The image of an innocent-looking "Jane Doe" from her Gunn High School yearbook flashed on a video screen Tuesday during closing arguments in the trial of Todd Burpee, who is charged with seven counts, including attempted murder and assault with attempt to commit rape or sexual penetration by force.
"None of you ever got to see her that way," Santa Clara County Deputy District Attorney James Leonard said. "The last person who saw her (looking like this) is sitting right there in this courtroom."
"He changed the way she looked forever. You saw the way she looks now. She's not the same person now. The way she looked then is probably why he chose to do what he did to her then," Leonard said.
"He murdered her soul," Leonard said later.
In their closing statements in Santa Clara County Superior Court, the prosecution focused on the "preponderance of evidence," however circumstantial, against Burpee, while the defense tried to cast doubt on key DNA evidence linking Burpee to the Oct. 30, 2007, crimes.
Leonard said it does not matter that she has never identified Burpee as her attacker, given the evidence.
"We prove cases where the victim doesn't identify her attacker all the time … 20 to 40 times a year. We call those cases murders. A dead victim can't identify anyone. Look at the evidence of identity in this case as if it was a murder. He killed a piece of her that day. It's not that far a stretch. He murdered her soul," Leonard said.
Burpee is charged with seven counts on "Jane Doe": attempted murder; two counts of assault with attempt to commit rape or sexual penetration by force; two counts of assault with force likely to commit great bodily injury; kidnapping with intent to commit rape or sexual penetration; and sexual penetration by force.
Additional special allegations -- including if there was great bodily injury and aggravated kidnapping, which substantially increased harm -- must be considered for each count, which could result in a longer prison term if Burpee is convicted.
If jurors can't convict on the major counts, Burpee could be found guilty of lesser charges: for example, simple kidnapping, if not found guilty of kidnapping with intent to rape or simple battery – willfully touching Jane Doe in a harmful manner – without sexual penetration by force.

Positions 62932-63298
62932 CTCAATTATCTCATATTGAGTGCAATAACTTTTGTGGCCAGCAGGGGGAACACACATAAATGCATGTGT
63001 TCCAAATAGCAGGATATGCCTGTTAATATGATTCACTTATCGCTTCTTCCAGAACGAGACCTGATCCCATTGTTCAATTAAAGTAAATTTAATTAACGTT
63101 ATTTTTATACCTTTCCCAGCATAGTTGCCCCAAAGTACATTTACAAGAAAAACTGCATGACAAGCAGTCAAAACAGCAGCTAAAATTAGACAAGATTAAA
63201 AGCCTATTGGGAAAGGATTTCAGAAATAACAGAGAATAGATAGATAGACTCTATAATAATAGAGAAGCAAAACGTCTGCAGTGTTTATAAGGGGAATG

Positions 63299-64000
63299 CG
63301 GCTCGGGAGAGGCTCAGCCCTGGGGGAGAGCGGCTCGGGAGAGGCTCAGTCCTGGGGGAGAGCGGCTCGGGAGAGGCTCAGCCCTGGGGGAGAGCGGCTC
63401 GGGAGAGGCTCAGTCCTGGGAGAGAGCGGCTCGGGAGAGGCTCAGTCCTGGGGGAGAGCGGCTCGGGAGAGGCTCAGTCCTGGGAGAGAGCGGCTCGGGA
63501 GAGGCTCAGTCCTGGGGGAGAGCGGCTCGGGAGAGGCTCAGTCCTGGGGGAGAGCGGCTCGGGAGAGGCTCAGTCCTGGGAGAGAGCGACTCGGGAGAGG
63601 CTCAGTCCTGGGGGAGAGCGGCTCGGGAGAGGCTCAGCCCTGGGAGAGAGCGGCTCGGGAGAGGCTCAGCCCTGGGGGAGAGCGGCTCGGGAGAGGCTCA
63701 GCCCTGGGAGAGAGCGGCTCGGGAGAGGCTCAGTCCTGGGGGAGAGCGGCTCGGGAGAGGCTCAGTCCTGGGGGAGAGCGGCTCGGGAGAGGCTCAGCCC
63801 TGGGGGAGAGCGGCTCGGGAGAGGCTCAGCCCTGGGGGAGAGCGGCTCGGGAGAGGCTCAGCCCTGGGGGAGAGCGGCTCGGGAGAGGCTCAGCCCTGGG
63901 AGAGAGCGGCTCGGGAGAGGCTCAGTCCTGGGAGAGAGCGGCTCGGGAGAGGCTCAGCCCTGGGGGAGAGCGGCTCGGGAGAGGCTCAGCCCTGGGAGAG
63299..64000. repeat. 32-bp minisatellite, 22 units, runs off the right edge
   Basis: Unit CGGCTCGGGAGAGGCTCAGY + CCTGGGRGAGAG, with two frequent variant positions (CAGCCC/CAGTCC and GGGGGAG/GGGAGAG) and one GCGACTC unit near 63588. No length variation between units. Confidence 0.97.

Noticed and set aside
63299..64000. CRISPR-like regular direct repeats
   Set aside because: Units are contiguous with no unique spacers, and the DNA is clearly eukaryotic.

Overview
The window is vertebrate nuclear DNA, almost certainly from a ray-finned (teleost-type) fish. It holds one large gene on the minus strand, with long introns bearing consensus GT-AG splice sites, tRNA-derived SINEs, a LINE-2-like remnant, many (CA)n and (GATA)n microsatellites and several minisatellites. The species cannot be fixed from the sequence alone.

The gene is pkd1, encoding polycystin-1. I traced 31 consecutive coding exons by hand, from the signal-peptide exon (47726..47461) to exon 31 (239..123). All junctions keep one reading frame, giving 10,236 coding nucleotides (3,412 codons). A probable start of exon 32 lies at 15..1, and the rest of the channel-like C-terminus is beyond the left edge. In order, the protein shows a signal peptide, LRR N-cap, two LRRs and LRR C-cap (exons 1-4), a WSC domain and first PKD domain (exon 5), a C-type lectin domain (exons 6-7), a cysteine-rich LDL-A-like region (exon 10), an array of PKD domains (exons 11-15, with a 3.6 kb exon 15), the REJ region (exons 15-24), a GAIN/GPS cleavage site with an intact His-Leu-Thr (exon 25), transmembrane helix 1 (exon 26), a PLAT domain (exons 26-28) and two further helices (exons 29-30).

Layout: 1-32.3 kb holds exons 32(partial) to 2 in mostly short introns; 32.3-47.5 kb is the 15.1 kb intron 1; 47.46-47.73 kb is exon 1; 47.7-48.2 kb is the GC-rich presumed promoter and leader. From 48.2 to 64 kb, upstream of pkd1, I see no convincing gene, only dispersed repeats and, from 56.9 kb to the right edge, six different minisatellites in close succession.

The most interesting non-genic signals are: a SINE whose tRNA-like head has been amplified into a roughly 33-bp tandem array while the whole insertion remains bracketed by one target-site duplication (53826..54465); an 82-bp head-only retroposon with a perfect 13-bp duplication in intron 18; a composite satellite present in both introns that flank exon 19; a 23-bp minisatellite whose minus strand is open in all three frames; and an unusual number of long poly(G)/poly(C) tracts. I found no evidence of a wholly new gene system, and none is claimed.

The prosecution argued that the evidence was proof Burpee should be convicted of the greater counts.
Burpee's acts and words proved his intent to kill Doe, Leonard said. Burpee told her to take off her pants or he would kill her and then acted upon the threat by strangling her and slamming her head into the ground, Leonard said. Everything that followed, ending with the sexual assault in the back seat of Burpee's car, pointed to his intention to commit the greater crimes, the deputy district attorney added.
In addition, blood and DNA evidence in Burpee's car and home were clearly Doe's; a police sketch based on her description looks like Burpee; Doe's testimony was corroborated through evidence found in his car and near his residence.
Doe's earring was found in the back seat of his car; and Burpee's own statements, including a comment he made to police at the time of his arrest, amounted to an admission of guilt: "My girlfriend didn't have anything to do with the kid."
But Defense Attorney Daniel Olmos hammered away at the prosecution's assertion that Burpee committed two separate acts of assault when he allegedly strangled Doe and slammed her head into the concrete. Olmos said Doe's own conflicting statements could cast doubt on whether the acts were done simultaneously or separately. If done simultaneously, they would constitute a single count, he argued.
Olmos asked jurors to see through the emotion presented during Doe's testimony and to consider the "gaping holes in the district attorney's case."
"The district attorney's burden is to prove each and every element of each of these crimes beyond a reasonable doubt," he said.
Doe has never identified Burpee as her attacker and Burpee's DNA was never found, Olmos said. But another male's DNA was found on evidence, including a blood sample of mixed DNA in the car, the zipper pulls on Doe's backpack, the belt buckle, pants button and zipper on her jeans.
"Somebody's DNA was on every single surface Jane Doe said her attacker touched but that person wasn't Todd Burpee," Olmos said. That leads to a reasonable conclusion of Burpee's innocence, he said.
During a recess and out of view of the jury, Olmos told Judge Griffin Bonini that he had been waiting since October 2008 for the court to grant funding to retest the DNA evidence, since his client is indigent, but that funding did not come through until April 30 this year and he didn't want the prosecution to make reference to the defense's ability to produce DNA testing during closing arguments.
But Bonini said Olmos could have asked for a continuance of the case. He said he would consider Olmos' objection.
Olmos is scheduled to conclude his closing argument today, after which the jury is scheduled to begin deliberations.